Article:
Firstly, have Greek-Australians been given "a fair go" as directors in the Australian film industry, in terms of numbers represented? Let's look at some statistics, for the feature film arena. In the period 1978-94, 341 feature films were theatrically released. In the period 1995-98, 117 feature films were produced (i.e. this includes those which did not/will not get a release). Of these 458 films, 19 were directed by Greeks. (Or: 4.1 %.) There is a difference between the two periods. Greeks directed 11 out of 341 films (3.2 %) in '78-'94, and 8 out of 117 films (6.8 %) in '95-'98. In the first period, the mainstream directors Miller, Tass, Proyas, Marinos, Tatoulis account for 9 of the 11 films, the other two being by the independents Vellis and Pavlou. In the second period, Tass and Tatoulis account for 3 of the 8 films, the other five being by Vellis (his 2nd feature), and by more independents in Tsilimidos, Efthymiou, myself and Kokkinos (their 1st features). This is all very understandable: most 2nd generation Greeks were born in the '60s, and so they are now the right age to be making an impact. Which means that there will certainly be more features coming from Greek-Australian film-makers in the next 5, 10, 20 years. Of the short film-makers listed above, Kannava is poised to make her debut feature over the next couple of years, with maybe also others to follow (Gogos, Goularas, Heristanidis, Stamatakos, Tsialos). (Sorry if I have left anyone out of this list - prove me wrong!)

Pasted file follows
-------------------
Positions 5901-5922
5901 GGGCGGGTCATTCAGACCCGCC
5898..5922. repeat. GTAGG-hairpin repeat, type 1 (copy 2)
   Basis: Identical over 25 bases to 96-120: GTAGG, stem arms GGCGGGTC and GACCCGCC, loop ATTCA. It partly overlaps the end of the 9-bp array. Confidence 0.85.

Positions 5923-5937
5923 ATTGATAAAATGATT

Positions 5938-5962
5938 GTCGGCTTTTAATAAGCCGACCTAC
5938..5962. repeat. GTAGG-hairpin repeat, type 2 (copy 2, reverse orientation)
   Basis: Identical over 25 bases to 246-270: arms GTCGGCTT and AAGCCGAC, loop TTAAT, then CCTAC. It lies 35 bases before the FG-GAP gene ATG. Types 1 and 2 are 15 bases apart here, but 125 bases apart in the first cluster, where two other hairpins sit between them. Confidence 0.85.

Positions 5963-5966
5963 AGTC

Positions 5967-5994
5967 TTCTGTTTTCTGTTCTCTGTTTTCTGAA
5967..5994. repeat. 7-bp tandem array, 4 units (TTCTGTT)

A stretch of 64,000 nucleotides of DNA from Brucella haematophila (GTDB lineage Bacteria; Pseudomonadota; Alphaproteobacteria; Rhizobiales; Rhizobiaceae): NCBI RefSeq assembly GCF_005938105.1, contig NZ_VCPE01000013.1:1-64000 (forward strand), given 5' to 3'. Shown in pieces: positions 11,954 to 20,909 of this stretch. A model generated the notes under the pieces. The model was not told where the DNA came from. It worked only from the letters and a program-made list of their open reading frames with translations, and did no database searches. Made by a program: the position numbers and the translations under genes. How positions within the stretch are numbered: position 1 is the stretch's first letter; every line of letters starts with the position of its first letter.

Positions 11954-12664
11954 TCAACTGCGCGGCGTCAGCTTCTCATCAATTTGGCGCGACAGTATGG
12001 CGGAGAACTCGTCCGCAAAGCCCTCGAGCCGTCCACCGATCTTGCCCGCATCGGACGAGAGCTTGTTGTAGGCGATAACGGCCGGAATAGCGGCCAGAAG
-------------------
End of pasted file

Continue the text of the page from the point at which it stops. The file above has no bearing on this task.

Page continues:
I would suggest that, overall, seeing as Greek NESBs make up only 1.6 % of the Australian population, Greeks are well-represented behind the camera in the Australian film scene. A brief comparison with other NESB film directors highlights this even more. Australia has always had mainstream NESBs like Mora, Amenta, Schultz, Schepisi, Safran, etc., but the names to present here would be the more independent-minded directors: Cox, de Heer, Mueller, Hoaas, Chan, Law, Acquisto, Pellizzari. And that is as far as the list goes, for feature films. Which means that all of Australia's ethnic groups can only boast one or two feature film-makers at most, whilst we Greeks have all the aforementioned ones. Or how about another comparison, with another "minority" (51 % that is), women? Of the 458 feature films since 1974, only 53 (11.6 %) were directed by women. As with Greek directors, however, the situation is getting better: women directed 33 of 341 films (9.7 %) in '78-'94, but then 23 of 117 films (19.7 %) in '95-'98. Slowly but surely, Australian cinema is becoming more interesting, reflecting both cultural and sexual diversity in terms of who gets allowed to be behind the camera.

Now, what about in front of the camera, within the films' frames - are Greek characters, stories and viewpoints represented? Are themes such as identity, migration, assimilation, cultural dislocation, racism, etc. explored? Do the directors in question uphold and celebrate their ethnicity (their family customs, their religion, their mores), or are they indifferent, or even antagonistic, towards it? The results are, of course, a mixed bag.

The first wave of Greek-Australian film directors - Miller, Tass, Proyas, Tatoulis - seem to have assimilated themselves (name changes and all) quickly and successfully into mainstream Anglo-Australian culture, leaving barely a trace of Greekness in their work. John Papadopoulos, also from that first period, likewise does not explore specifically Greek themes in his films. Of the second wave of directors, those hitting their straps from the mid-'80s onwards, the following also have an almost total absence of Greek subjects/themes from their films: Efthymiou, Goularas, Kotsanis, myself, Stamatakos, Sideris, and several others.